Mead fermentation monitoring by proton transfer reaction mass spectrometry and medium infrared probe
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Mead is a traditional alcoholic beverage similar to wine, but obtained by the fermentation of a diluted solution of honey. The rate of fermentation is generally monitored by the measurement of a set of physicochemical variables such as pH, titratable acidity, Brix degrees, sugars and ethanol concentration. This work aims at developing a new monitoring method for alcoholic fermentations that is based on two on-line approaches: a proton transfer reaction mass spectrometry (PTR-MS) and a fibre optic coupled attenuated total reflection (FTIR-ATR) spectroscopy. Microfermentations are performed on 100 mL musts in isothermal conditions at 20 °C. Musts consist on diluted honey solutions (24 Bx) with pollen (0.4 % w/v) and yeast (Saccharomyces cerevisiae subsp. bayanus). The effect of flavour enhancers [chilli (Capsicum annuum), clove (Eugenia caryophyllata) and a mixture of both] on the rate of fermentation was also evaluated. The results show that clove inhibits fermentation, whereas chilli increases the rate of fermentation. PTR-MS and FTIR-ATR are simple, fast and nondestructive techniques able to monitor the fermentation process without the need of sample preparation, extraction or pre-concentration steps.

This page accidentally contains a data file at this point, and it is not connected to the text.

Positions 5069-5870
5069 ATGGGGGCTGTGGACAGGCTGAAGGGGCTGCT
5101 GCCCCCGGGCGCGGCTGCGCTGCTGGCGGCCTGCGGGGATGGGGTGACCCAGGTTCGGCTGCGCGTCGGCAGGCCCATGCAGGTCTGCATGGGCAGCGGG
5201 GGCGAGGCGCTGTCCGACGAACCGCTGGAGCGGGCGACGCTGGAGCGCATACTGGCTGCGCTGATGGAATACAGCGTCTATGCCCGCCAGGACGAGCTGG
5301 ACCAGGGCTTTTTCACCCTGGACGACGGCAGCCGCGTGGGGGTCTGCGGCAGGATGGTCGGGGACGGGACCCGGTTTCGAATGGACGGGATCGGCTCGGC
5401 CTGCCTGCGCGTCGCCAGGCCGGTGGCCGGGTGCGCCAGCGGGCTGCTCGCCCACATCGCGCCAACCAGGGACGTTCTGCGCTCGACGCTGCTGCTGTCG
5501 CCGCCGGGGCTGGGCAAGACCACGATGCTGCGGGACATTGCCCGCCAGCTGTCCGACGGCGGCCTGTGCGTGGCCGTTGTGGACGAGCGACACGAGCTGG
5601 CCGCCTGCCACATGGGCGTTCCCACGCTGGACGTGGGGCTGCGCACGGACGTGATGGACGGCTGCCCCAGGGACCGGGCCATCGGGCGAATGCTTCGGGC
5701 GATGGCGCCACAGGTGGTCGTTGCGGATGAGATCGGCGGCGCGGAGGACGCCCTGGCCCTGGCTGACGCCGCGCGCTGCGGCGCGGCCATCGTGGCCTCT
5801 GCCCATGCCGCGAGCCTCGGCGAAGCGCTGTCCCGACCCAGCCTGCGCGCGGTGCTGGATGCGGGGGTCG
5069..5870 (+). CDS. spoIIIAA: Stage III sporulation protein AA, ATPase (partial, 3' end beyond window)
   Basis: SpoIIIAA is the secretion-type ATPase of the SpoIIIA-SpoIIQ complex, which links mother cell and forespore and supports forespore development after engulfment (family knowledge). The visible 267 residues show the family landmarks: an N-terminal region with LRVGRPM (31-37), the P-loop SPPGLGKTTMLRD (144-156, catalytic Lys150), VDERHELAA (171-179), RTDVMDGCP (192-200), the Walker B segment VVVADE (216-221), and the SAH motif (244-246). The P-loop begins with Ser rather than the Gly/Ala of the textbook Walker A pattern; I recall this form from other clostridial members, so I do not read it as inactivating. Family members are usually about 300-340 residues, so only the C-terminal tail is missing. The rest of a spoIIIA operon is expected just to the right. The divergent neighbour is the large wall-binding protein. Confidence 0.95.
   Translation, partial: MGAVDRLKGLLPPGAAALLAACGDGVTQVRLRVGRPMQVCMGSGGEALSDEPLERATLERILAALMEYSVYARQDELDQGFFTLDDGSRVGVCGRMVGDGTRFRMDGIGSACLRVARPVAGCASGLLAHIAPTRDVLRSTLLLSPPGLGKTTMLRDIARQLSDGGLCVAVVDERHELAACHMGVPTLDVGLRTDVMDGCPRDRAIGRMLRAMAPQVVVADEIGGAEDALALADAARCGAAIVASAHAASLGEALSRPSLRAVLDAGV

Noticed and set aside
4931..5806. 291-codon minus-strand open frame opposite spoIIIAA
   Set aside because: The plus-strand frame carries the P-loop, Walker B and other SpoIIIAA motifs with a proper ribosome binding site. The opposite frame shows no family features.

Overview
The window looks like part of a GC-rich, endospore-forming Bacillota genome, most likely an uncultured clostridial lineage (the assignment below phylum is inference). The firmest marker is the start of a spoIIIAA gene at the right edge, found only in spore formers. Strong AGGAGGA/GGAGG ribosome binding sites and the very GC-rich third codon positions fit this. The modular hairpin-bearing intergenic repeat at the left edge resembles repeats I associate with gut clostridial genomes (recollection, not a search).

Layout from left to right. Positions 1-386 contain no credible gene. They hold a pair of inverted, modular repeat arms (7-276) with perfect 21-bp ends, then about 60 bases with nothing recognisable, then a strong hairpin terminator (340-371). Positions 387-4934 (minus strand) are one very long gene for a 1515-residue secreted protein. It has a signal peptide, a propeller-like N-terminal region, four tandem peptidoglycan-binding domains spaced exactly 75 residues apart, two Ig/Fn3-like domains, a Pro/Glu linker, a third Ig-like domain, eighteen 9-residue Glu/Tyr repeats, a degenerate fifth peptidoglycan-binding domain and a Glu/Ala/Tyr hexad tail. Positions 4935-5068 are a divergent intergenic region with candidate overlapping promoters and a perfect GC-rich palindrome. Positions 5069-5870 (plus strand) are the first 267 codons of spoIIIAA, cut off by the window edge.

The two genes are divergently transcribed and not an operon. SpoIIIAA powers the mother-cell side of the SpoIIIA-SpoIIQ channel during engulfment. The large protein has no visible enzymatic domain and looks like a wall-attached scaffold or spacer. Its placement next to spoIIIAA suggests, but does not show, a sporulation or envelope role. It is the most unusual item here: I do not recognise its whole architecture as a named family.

KeywordsMead Alcoholic fermentation Honey Proton transfer reaction mass spectrometry (PTR-MS) Fourier transform infrared attenuated total reflectance spectroscopy (FTIR-ATR) probe Kinetics
We thank Province of Bolzano for financial support (Landesregierung mittels Beschluss Nr. 1472, 07.10.2013) and Evelyn Soini for her technical support. Laimburg Research Centre for Agriculture and Forestry is funded by the Autonomous Province of Bolzano.
Compliance with ethical standards
Conflict of interest
The authors declare no conflict of interest.
Compliance with ethical requirements
This article does not contain any studies with human or animal subjects.
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